Richard A Ingram:
By day a guitarist operating under the name Gambler in the Manchester-based outfit Oceansize, Richard A. Ingram pursues a rather different vision on his first full-length under his own name, Consolamentum, which has considerably more in common with the dark ambient explorations of Deaf Centre and any number of Miasmah artists than anything conventionally rock-related. To begin with, the album's six instrumentals are closer in spirit to moody soundscapes rather than standard verse-chorus constructions. And while the album and track titles may reference the Cathars, a religious sect active during the Middle Ages in France, the material itself has little or no connection to such subject matter, even if connections might be suggested by the music's oft-brooding and sombre character.
Less violent than its title suggests, “Kll Thm ll...” surreptitiously creeps into position with cryptic graveyard and insectoid noises before a slow unfurl of looped guitars and eerie screeches is smothered by a cloud of hiss. That the track ends with the vaporous texture only indicates how integral texture is to Consolamentum's sound. If anything, the subsequent piece, “De Montfort,” is even more atmospheric than the opener, with Ingram blanketing insistent flurries of acoustic piano with layers of blurry rustlings, stormy rumble, and clanking noises. All of the elements congeal into a hallucinatory mass of nightmarish noise, with only the repeating piano figure ensuring that some semblance of clearheadedness remains. The thirteen-minute “Béziers” begins with rumbling noises panning between left and right channels but quickly expands into a ringing mass of fractured guitar stabs and processed sounds, the track's creaking and scraping components constantly mutating as the piece unfolds. A glitchy intro to “The Melioramentum” is first ambushed by a smattering of electric guitar and then supplanted by peaceful acoustic guitar picking that's more conspicuous for offering one of the album's rare natural-sounding episodes; of course, the moment doesn't last long, as Ingram overlays the guitar work with industrial rumble and hazy storm clouds. At disc's end, “...Gd Wll Rcgnz Hs wn” plunges the listener even deeper into the abyss when streams of distorted piano and guitars meld into an unsettling drone of horn-like tones that's eventually swallowed by a billowing field of tape hiss.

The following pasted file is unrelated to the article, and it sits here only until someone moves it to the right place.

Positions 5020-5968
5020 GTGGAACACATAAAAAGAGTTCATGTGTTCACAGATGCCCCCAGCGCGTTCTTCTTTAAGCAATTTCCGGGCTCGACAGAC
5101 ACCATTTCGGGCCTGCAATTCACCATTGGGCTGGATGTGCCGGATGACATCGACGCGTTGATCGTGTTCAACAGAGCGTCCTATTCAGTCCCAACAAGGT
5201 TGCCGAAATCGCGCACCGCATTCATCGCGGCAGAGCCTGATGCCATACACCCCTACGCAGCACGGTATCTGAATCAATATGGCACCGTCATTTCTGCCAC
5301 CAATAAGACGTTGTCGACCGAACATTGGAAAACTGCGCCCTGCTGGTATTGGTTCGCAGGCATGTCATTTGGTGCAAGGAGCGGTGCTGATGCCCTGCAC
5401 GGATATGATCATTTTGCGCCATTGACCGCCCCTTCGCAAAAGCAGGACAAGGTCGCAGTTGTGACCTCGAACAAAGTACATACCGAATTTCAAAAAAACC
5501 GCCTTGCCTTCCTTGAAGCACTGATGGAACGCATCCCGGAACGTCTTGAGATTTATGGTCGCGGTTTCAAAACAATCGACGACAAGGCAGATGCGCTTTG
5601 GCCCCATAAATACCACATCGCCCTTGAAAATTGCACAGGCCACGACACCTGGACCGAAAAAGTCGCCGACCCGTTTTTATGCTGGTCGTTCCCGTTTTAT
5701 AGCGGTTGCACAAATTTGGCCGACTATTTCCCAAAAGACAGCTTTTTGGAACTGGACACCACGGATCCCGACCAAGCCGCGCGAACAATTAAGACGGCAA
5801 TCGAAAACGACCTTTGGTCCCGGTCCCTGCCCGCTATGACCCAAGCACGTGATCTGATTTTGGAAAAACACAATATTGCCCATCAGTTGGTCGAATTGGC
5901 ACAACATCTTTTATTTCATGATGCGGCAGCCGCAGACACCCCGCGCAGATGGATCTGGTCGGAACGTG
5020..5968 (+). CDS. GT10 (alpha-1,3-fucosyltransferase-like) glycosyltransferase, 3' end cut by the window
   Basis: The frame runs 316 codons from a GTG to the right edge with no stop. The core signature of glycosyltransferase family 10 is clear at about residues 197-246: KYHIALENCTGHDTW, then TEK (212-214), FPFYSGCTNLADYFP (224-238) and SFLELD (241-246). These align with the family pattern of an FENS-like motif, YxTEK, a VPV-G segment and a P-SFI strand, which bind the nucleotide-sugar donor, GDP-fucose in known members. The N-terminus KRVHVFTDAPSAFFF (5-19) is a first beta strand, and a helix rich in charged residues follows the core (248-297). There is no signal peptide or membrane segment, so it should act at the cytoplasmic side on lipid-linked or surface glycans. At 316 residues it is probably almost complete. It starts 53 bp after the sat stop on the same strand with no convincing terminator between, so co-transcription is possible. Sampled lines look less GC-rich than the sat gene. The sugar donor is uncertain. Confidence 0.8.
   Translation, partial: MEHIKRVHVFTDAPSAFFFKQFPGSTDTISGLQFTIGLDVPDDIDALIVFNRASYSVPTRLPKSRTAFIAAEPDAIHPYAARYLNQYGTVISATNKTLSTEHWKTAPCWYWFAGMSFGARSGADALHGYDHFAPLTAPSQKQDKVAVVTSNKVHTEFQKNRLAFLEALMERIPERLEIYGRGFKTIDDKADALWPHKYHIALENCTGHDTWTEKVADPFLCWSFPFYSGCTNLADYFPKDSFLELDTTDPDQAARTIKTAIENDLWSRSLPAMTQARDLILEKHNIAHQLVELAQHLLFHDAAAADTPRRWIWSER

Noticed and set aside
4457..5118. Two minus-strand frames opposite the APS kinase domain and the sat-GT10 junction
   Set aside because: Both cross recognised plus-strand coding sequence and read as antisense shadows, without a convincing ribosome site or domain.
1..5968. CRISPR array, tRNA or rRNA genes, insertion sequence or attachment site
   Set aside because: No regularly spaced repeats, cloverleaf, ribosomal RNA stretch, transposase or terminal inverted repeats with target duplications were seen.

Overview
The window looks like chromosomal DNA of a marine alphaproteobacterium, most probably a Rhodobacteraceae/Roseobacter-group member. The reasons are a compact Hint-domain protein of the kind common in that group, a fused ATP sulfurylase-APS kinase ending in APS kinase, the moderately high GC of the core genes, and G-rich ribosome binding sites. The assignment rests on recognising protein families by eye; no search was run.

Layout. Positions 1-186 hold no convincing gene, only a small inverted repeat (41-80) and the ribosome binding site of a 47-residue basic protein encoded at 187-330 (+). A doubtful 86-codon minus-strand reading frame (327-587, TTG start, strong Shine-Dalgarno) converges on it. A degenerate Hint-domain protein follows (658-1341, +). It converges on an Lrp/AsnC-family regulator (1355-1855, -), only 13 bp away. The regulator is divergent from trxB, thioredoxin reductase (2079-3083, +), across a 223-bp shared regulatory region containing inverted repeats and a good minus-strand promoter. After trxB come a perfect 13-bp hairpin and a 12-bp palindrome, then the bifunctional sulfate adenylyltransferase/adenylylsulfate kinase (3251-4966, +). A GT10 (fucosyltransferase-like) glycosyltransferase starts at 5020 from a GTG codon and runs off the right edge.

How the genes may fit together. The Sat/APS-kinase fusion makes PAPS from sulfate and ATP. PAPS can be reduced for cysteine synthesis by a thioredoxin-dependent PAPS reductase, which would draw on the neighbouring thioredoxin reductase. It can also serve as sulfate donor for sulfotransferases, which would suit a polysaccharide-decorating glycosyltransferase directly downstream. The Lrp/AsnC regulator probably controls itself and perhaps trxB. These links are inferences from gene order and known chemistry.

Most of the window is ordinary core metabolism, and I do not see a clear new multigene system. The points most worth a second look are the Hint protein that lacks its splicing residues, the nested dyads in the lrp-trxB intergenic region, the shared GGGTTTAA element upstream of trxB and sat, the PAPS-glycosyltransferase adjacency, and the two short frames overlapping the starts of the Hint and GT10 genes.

If there's one word to describe Consolamentum, it would have to be haunted. Don't get the wrong idea: it's not the bleakest recording ever issued, but it's hardly uplifting either—presumably the effect Ingram intended.